Skilled Sailor.

The fluttering of fear in your stomach like that of a caged butterfly. Mounting anticipation like the carbonation as you shake a can of your favorite soda. The waves of nerves and excitement in turmoil like a raging storm on the sea.
We’ve all felt at least one of these emotions, or even a combination of the three, from time to time. Whether it’s on the way to a job interview, the first day of classes, a first date, or at the starting line of a race, the feeling of fear, anticipation and nervousness are ones that everyone can relate to.
While struggling along on one of my runs this past week, I let my mind wander to other things in hopes that the miles would fly by and I would find myself back at the highschool to finish my workout. In doing so, I came across this idea. Or more so, remembered these aforementioned feelings. Brought back by listening to the pounding of my footsteps and the rhythm of my breathing, I was reminded of track season and racing around that oval, constantly being chased. Or chasing, for the most part.

As a distance runner across the board by doing both cross country and distance track, I stick to the longer races. Meaning that in the spring I race the 3200m (2 mile), 1600m (mile), and 800m. Oh, and the occasional leg of a 4x400m relay near the end of the meet that our coach says will “keep us fast.” My training is geared towards building endurance while still doing speed work to develop “quick twitch” that help with a shorter foot turnover and faster times. Using the three-month winter break between cross country and track, I’ve been focusing on a strong base of easy miles and building strength through weight workouts. It’s a time to stay relaxed and enjoy the running … not dwell on the clenched knot of nerves sitting in my stomach whenever I hear the words “intervals” or “track.”

Thinking back on this past spring, there’s a lot of aspects that I’d like to change coming into my junior season starting at the end of February. I ran the 3200m all the way to state to finish 9th for the second year in a row, which (of course) is one place off of the medaling on the podium. Even for what seems like a strong end to my season, I trained and ran each race that year with a horrible attitude. With such a bad outlook, I prevented myself from reaching goals I had set, as well as limited what I would end up actually running. I let the doubts of a good comeback track season, after missing cross country because of a stress fracture, and frustration from being sidelined for so long, overcome my plans to become a stronger runner and better teammate.

No matter how hard track can be, I always have my teammates right with me through it all. Andrea and I are stretching buddies ... among other things. ;-)

No matter how hard track can be, I always have my teammates right with me through it all. Andrea and I are stretching buddies … among other things. ;-)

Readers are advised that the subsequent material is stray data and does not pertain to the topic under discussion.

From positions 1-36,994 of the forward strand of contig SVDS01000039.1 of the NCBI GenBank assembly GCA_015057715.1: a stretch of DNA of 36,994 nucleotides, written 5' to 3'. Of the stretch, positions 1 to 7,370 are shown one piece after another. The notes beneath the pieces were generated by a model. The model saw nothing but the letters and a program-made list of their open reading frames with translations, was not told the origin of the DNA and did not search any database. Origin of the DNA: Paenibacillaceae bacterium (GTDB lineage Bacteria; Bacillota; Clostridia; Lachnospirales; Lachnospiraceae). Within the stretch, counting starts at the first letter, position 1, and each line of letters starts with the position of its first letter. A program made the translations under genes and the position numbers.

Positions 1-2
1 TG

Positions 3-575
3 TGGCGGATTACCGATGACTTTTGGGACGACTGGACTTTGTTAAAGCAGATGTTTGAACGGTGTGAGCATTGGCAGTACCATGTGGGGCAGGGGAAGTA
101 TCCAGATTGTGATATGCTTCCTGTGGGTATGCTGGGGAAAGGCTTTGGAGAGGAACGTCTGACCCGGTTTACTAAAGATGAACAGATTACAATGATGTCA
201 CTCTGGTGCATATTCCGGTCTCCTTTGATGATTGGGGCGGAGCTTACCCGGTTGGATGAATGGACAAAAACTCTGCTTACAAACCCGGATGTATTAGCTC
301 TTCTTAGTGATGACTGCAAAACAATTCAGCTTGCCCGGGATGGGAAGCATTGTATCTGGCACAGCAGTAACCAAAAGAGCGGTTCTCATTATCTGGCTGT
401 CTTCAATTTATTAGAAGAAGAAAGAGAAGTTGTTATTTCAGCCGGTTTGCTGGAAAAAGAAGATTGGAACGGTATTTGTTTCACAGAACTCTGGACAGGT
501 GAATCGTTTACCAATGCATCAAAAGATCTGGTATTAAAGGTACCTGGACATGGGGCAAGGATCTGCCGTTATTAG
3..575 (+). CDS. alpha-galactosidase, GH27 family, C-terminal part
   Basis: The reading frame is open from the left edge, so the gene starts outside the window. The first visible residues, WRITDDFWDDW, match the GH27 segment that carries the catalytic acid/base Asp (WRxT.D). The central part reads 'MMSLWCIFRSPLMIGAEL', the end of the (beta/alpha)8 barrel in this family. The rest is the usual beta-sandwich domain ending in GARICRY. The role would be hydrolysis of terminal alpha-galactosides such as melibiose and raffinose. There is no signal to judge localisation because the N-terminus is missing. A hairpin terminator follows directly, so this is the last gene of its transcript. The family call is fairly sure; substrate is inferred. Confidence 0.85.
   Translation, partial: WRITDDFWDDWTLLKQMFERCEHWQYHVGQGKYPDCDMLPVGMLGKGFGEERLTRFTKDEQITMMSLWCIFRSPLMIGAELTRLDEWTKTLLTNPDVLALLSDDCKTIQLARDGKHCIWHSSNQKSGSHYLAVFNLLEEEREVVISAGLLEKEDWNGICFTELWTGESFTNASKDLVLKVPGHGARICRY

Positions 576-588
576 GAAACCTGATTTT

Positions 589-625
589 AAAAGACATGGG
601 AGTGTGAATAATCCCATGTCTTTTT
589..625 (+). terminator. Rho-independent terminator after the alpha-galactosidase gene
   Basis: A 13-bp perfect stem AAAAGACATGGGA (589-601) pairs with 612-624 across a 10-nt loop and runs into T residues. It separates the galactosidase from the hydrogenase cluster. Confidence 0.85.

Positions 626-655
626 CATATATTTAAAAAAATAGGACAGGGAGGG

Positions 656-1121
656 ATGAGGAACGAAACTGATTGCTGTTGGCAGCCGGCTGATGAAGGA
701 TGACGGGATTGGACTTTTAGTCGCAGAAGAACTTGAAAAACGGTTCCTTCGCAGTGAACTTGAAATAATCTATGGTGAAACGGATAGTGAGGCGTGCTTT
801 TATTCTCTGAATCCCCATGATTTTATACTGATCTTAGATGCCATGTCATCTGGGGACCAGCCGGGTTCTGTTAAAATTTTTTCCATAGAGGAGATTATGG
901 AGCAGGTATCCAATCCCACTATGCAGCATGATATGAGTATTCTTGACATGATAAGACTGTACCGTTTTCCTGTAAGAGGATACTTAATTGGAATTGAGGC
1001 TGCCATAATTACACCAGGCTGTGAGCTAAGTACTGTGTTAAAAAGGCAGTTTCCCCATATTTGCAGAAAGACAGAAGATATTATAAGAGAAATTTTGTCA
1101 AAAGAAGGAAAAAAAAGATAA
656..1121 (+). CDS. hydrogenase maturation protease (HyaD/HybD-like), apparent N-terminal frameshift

Last weekend, I ran the White Elephant 5 mile in Olympia. My first road race of the year, and first race since the state cross country meet in November. It’s a good community race and has a fun gift exchange when you pass through the finish chute. A scenic loop, one grueling hill, and plenty of competition from around the area … if you’re wanting to race it that is! I went into Saturday morning half-awake after a nap on the way there, sore from a weight workout the day before, and dreading the idea of a slower finish than last year. That being so, it was the best feeling in the world to come across the finish in 33:11. A full 2:46 seconds faster than last year. Woohoo!! Before you get too impressed, remember that last year I was coming off of a stress fracture and only had a month of training under my belt Either way, a PR is a PR … :-)

With such a strong cross country season, it’s been easy to stay positive about my winter training. Two months later of running alone on the same routes week after week, I’ve begun to get slightly discouraged. With the thrill of a new PR, I’m now looking forward to track season. I’ve come into the mindset that with a positive attitude and a good work ethic, the isn’t anything you can’t do. So instead of glumly staring out the window on the way to a race and imagining how I’ll be dying out on lap 5, or letting myself doubt what I can do before stepping foot on the track … I’m going to change things up.Let the butterflies go, crack open the pop can, and set sail on the sea. I accept the feelings of fear, anticipation, nerves, and excitement that come with racing and the upcoming track season. I’m ready for a fresh start and to see what I can do with my new attitude. Getting through tough workouts, hard races, disappointing times, and letting doubt creep back into my mind may be hard to deal with at first … but “A smooth sea never made a skilled sailor.” :-)


Until next time,



2 thoughts on “Skilled Sailor.

  1. Great post, Gabby! I think I’ll use your advice for my 1/2 marathon coming up. At times I feel some self-doubt creeping in, especially after being sick the past 2 weeks and not running at all.

    • Thank you so much! Best of luck in your race. I am excited to hear how it will go!
      That’s a bummer, but I’m sure the rest has helped your body and I’m sure you’ll be back in no time! :-) Hope you’re feeling better and all is well!

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